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Re: NEW ISSUE: Define "ought to"

From: Yoav Nir <ynir@checkpoint.com>
Date: Wed, 31 Jul 2013 08:43:25 +0000
To: "<dcrocker@bbiw.net>" <dcrocker@bbiw.net>
CC: Julian Reschke <julian.reschke@gmx.de>, "<ietf-http-wg@w3.org>" <ietf-http-wg@w3.org>
Message-ID: <5FEEFCFF-A384-49E0-BF97-D41CDCA5C9D8@checkpoint.com>

On Jul 31, 2013, at 9:55 AM, Dave Crocker <dhc2@dcrocker.net> wrote:

> On 7/31/2013 9:50 AM, Julian Reschke wrote:
>> On 2013-07-31 06:41, Dave Crocker wrote:
>>> On 7/30/2013 5:29 PM, Julian Reschke wrote:
>>>> The point being that "ought to" being just prose, while "SHOULD" being
>>>> defined by RFC 2119. Both of them having roughly the same meaning in
>>>> English sounds absolutely right to me.
>>> 
>>> Well, the choice of non-normative vocabulary would do better to be for
>>> words and phrasing that are not too easily confused with the normative
>>> terms.  Cognitive separation will help the reader.
>> 
>> That's why we use "ought to", not "should".
> 
> My point about that is that reading the use, here, is causing me to suspect that it is "too close" to the normative term.  That is, it's too easy for the reader to misunderstand whether the text is or is not being normative.
> 
> To repeat: the issue isn't formal clarity; the language is entirely precise that it is /not/ normative.  The issue is potential readability concerns in a potentially wide audience.  It's a psych issue…

I don't think you can get around the psych issue. This is (or rather, will be) a standards document. The target audience will read this to get information on how to write an HTTP/2.0 implementation that works and interoperates with other implementations. It's a common trope in police drama on TV that the police officer makes small talk with the suspect, which only makes the suspect more nervous, because he's expecting interrogation. It's the same with standards. We expect them to tell us what to do. So for the reader, all of the following are equivalent:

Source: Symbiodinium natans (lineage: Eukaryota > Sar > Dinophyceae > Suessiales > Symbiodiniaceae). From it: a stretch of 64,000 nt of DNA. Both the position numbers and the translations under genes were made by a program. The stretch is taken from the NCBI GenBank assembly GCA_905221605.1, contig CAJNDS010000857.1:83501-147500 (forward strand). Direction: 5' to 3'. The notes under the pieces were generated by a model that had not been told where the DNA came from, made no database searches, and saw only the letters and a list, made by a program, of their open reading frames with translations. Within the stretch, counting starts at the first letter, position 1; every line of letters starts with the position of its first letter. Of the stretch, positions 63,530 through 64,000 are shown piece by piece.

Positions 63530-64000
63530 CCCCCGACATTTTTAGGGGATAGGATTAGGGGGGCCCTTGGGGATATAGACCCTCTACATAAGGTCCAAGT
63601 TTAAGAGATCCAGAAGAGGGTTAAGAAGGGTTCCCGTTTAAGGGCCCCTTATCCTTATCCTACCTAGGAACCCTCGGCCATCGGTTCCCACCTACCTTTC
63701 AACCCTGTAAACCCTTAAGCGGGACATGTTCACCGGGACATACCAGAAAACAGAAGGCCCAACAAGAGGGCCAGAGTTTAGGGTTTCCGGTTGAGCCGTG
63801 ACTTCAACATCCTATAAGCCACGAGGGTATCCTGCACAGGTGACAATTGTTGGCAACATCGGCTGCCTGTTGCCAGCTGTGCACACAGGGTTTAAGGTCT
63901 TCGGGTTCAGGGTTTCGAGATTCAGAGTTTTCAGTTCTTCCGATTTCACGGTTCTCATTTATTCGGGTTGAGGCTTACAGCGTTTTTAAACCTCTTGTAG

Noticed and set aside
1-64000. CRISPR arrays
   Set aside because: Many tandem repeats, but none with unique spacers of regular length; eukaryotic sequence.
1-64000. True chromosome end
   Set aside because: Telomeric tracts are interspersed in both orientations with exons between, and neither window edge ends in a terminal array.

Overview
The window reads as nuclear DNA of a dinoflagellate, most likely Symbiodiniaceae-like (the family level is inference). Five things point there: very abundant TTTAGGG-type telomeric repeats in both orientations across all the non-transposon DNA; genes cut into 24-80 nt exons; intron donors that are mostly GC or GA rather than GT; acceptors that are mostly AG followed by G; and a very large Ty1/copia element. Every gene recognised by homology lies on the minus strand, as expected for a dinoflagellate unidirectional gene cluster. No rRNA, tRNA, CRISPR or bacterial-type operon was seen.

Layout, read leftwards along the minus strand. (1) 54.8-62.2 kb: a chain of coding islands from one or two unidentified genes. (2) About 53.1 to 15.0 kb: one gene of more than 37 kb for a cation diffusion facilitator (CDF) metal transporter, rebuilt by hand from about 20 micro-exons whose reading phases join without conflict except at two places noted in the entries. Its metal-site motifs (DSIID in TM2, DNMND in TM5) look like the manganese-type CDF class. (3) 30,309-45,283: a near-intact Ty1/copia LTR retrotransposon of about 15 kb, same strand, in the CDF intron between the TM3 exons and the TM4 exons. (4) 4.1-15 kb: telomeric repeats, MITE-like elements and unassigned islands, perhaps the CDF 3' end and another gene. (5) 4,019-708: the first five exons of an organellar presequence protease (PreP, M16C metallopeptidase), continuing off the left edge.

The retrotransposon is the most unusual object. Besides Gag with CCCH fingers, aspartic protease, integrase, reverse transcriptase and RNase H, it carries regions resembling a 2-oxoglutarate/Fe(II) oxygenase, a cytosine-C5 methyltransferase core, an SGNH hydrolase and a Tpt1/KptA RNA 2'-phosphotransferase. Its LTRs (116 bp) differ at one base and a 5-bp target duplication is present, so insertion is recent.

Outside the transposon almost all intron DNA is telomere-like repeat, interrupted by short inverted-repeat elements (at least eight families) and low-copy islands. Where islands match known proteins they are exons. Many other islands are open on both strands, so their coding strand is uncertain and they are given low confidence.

- the endpoint SHOULD make a best-effort attempt at processing frames for higher priority streams before processing those for lower priority streams.
 - the endpoint ought to make a best-effort attempt at processing frames for higher priority streams before processing those for lower priority streams.
 - the endpoint had better make a best-effort attempt at processing frames for higher priority streams before processing those for lower priority streams.
 - it would be a shame if the endpoint didn't make a best-effort attempt at processing frames for higher priority streams before processing those for lower priority streams.

I kind of like the last one best, as I can imagine it being said with a heavy accent by some organized crime boss, but for an implementer, they convey the same information, unless they're really pro RFC readers, in which case the SHOULD one has some slight extra meaning.

Yoav
Received on Wednesday, 31 July 2013 08:44:09 UTC

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